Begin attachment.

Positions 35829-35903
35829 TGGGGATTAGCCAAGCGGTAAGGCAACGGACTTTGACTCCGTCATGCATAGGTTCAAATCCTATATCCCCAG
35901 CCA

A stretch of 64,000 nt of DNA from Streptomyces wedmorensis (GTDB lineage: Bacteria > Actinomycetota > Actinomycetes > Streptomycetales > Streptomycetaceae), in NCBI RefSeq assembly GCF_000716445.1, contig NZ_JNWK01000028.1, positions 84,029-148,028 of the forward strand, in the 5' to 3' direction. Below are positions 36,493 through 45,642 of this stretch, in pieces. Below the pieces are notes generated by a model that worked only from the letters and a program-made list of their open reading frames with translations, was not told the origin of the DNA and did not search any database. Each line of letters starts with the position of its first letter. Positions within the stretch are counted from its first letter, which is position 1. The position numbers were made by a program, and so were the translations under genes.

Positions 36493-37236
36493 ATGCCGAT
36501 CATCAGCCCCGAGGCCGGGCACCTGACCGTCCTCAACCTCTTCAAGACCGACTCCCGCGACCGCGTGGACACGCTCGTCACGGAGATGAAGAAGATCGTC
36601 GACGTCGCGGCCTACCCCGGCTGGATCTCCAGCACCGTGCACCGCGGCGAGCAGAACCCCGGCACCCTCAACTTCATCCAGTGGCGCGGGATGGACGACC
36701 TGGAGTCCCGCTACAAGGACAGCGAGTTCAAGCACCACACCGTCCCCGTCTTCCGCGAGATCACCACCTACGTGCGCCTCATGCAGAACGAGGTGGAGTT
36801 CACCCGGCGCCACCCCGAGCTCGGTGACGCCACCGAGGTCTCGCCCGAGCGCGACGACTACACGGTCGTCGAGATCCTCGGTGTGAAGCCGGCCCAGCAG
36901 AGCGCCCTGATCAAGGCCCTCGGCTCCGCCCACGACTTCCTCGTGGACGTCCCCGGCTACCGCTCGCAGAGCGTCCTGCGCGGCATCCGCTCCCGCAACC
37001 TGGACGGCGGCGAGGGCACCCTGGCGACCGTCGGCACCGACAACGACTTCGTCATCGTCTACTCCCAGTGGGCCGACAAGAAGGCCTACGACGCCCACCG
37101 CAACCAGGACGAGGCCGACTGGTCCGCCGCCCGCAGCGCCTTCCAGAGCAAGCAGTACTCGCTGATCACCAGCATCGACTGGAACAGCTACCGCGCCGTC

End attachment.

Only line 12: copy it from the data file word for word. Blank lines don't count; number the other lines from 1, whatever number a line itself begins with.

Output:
37001 TGGACGGCGGCGAGGGCACCCTGGCGACCGTCGGCACCGACAACGACTTCGTCATCGTCTACTCCCAGTGGGCCGACAAGAAGGCCTACGACGCCCACCG